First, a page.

Histogram analyses

Regions of interest were selected across consecutive three slices having greatest tumor area to increase the coverage and improve the reliability. For each tumor, values from each slice were combined to generate a single histogram. Histograms were then normalized by plotting the percentage of pixels remaining above the specific measurement in the x-axis, generating a cumulative histogram. Finally, the area under curve (AUC) with units of % pixels x parameter on x-axis was used to compare values in two different groups.

Histological analysis

After extracting the tumor, it was immediately embedded in optimum cutting temperature (OCT) medium. Three serial, 8-μm thick sections were cut every 1 mm through the entire tumor (CM1950, Leica Biosystems Inc., Buffalo Grove, Illinois) and the sequential sections at each level were stained with Masson’s trichrome to visualize fibrotic tissue deposition. The three sections, matching with MR images, were used for fibrotic tissue quantification. All sections were examined using a Nikon 80i upright microscope (Nikon, Melville, New York). Images of whole sections stained with Masson’s trichrome were acquired with a 10 x objective lens. Fibrotic tissue, identified by blue staining, was separated by thresholding of the hue (130–190), saturation (20–255), and brightness (10–240) values using ImageJ (ImageJ 1.42 National Institutes of Health, Bethesda, MD). The fibrotic tissue content is presented as the percent area of fibrosis over the whole tumor area. High resolution, 40 μm thick, cryo-images of one of the tumor bearing mice were acquired at Bioinvision® (www.bioinvision.com).

Statistical analysis

Statistical analysis was performed using Graph Pad prism version 6.0 (GraphPad, La Jolla, CA, USA). Tumor volume was compared between baseline and final time points using paired t test. Pearson correlation coefficient (r) with Bonferroni correction was computed to assess the relationship between the tumor volume and different MR parameters. All data were presented as means and standard deviations (SD). Statistical significance was accepted for p < 0.05.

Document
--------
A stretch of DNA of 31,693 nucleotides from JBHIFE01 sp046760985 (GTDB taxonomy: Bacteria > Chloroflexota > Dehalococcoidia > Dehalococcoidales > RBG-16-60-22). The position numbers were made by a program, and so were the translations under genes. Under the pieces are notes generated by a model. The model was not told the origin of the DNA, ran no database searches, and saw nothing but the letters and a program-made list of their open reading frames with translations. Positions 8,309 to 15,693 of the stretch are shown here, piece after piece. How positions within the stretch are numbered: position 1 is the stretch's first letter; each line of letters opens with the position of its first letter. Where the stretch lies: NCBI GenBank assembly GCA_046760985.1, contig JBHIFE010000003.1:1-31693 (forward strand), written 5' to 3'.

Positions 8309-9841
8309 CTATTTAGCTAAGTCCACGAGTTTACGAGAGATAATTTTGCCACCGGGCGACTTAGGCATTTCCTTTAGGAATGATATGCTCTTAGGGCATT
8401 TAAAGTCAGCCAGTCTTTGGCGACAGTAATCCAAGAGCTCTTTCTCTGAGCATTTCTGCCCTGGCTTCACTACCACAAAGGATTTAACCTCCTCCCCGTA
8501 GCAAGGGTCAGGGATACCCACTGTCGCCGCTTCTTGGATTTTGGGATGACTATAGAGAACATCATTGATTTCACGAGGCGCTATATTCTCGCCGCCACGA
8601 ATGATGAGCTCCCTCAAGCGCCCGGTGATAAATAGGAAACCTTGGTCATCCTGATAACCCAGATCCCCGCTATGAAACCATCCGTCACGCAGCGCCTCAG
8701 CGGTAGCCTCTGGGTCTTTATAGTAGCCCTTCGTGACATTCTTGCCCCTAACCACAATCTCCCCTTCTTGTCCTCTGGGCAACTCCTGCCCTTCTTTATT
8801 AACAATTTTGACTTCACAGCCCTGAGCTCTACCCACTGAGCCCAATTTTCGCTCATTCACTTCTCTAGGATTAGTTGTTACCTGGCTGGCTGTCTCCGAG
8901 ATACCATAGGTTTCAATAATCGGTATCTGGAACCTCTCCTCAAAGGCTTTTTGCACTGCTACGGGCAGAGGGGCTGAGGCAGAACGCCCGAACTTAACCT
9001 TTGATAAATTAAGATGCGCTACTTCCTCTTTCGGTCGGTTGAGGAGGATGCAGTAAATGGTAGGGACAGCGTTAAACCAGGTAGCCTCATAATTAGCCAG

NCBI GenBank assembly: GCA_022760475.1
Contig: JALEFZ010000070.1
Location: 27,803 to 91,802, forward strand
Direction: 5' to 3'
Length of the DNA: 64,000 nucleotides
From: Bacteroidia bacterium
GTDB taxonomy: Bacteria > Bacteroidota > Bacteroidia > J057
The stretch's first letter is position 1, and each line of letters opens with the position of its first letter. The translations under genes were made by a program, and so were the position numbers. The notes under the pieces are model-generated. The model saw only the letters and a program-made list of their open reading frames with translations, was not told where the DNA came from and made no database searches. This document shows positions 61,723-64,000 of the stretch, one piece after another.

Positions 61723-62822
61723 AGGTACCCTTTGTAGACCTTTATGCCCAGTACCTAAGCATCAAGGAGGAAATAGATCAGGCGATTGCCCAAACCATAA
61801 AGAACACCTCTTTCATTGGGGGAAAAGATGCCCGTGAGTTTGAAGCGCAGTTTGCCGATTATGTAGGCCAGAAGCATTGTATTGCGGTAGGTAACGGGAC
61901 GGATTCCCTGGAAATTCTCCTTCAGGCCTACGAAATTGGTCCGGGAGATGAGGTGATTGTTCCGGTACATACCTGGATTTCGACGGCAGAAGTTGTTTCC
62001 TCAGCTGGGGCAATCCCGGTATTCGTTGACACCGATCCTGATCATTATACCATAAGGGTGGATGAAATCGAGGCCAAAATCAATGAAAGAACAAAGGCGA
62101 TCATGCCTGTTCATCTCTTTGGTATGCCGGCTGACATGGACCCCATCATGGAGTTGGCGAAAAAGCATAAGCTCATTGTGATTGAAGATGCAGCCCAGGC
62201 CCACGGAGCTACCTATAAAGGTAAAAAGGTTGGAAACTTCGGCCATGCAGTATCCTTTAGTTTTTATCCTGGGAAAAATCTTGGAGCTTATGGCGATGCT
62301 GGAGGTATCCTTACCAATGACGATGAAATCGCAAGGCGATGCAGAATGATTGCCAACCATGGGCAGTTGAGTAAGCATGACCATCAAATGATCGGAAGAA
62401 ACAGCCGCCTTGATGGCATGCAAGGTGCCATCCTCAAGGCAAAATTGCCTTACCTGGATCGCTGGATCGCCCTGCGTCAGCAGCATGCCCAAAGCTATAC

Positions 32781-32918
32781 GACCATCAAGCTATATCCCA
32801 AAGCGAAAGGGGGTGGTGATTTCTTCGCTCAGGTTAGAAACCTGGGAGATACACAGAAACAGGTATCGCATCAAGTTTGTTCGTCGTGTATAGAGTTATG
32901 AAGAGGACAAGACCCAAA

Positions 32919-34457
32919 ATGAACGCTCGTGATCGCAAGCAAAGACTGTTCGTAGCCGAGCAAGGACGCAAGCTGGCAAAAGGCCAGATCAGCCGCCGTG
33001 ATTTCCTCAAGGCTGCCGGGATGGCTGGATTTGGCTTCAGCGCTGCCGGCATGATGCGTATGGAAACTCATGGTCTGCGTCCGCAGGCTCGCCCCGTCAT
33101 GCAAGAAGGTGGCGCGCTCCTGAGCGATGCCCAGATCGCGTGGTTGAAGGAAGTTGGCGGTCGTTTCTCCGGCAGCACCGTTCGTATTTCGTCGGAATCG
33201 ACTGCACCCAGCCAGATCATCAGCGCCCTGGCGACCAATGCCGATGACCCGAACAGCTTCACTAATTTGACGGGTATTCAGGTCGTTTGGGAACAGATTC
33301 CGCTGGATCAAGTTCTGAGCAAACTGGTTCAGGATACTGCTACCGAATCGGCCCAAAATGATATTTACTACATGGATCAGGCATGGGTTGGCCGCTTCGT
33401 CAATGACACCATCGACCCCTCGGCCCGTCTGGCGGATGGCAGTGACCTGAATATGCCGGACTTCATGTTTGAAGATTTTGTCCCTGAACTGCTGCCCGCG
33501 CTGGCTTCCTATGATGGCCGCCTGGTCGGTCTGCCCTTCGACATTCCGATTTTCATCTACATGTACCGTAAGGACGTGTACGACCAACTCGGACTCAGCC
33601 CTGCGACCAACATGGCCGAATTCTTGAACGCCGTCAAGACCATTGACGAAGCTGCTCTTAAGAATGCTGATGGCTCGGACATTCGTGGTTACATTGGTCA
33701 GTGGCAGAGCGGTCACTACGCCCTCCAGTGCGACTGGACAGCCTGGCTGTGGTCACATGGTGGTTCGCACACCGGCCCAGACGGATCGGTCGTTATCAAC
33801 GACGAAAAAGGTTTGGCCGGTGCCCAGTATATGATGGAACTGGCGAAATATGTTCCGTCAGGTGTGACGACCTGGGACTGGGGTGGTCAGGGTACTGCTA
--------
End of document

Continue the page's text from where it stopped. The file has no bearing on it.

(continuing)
Results

Increase in pancreatic tumor volume with age in KPC mice

Longitudinal MRI demonstrated two distinct phases existed in tumor progression in KPC mice i.e. slow phase and rapid phase. Tumor growth, measured by MRI, in 6 out of 9 KPC mice increased exponentially once it surpassed a threshold value of 250 mm3 (Fig. 1a). Overall, there was a significant increase in tumor mass from baseline measurements (205.5 ± 154.4 mm3, mean ± SD) to the 6-week time point (455.9 ± 137.3 mm3). A moderate correlation was found between volume measurement by US and MRI (r = 0.59) (Fig. 1b). Finally, a high-resolution MR coronal section was compared with a whole body cryo-image (Fig. 1c) and MR axial section was compared with axial US image (Fig. 1d) to compare spatial resolution of different modalities.
Fig. 1
Fig. 1

a Progressive tumor volumes for individual KPC mice (n = 9) that were imaged longitudinally. There was an exponential increase in tumor volume, in 6 out of 9 animals, once it reached a certain threshold value i.e. 250 mm3 (dotted line) in this study. b Correlation between US and MRI measurements for tumor volume. c Representative whole body image of tumor in KPC mice (Bioinvision, Cleveland, OH) and coronal MR image of the same mouse. d Representative axial MR and US image of tumor in the same KPC mouse. Red arrows point towards pancreatic tumor (c and d)

MR parameters correlate with tumor volume

Multi-parametric data was analyzed based on the size of the tumor i.e. < 250 mm3 and > 250 mm3 as shown in Figs. 2 and 3. We chose a threshold value of 250 mm3 to differentiate between a slow and rapid growth phase in tumor development. Tumor size is an important prognostic factor in various cancers. Indeed, studies have documented a certain cut off size in various tumors enhance the prognosis [2830]. Furthermore, there was a strong correlation between tumor volume and amide proton transfer (APT) signal intensity (r = − 0.63, p = 0.003) in < 250 mm3 whereas no correlation was present between APT signal intensity and tumor volume (r = − 0.03) when the tumor size was > 250 mm3. When the tumor size surpassed the threshold value i.e. 250 mm3, magnetization transfer ratio (MTR) displayed strong positive correlation with the tumor volume (r = 0.62, p = 0.008). Based on intravoxel incoherent motion (IVIM) model, [27, 31, 32] pseudo-diffusion or perfusion component (using low-b value) showed a strong negative correlation with the tumor volume (r = − 0.70, p = 0.003) whereas we did not find any correlation between diffusion (high-b values) and tumor volume (r = 0.12; < 250mm3, r = 0.11; > 250 mm3).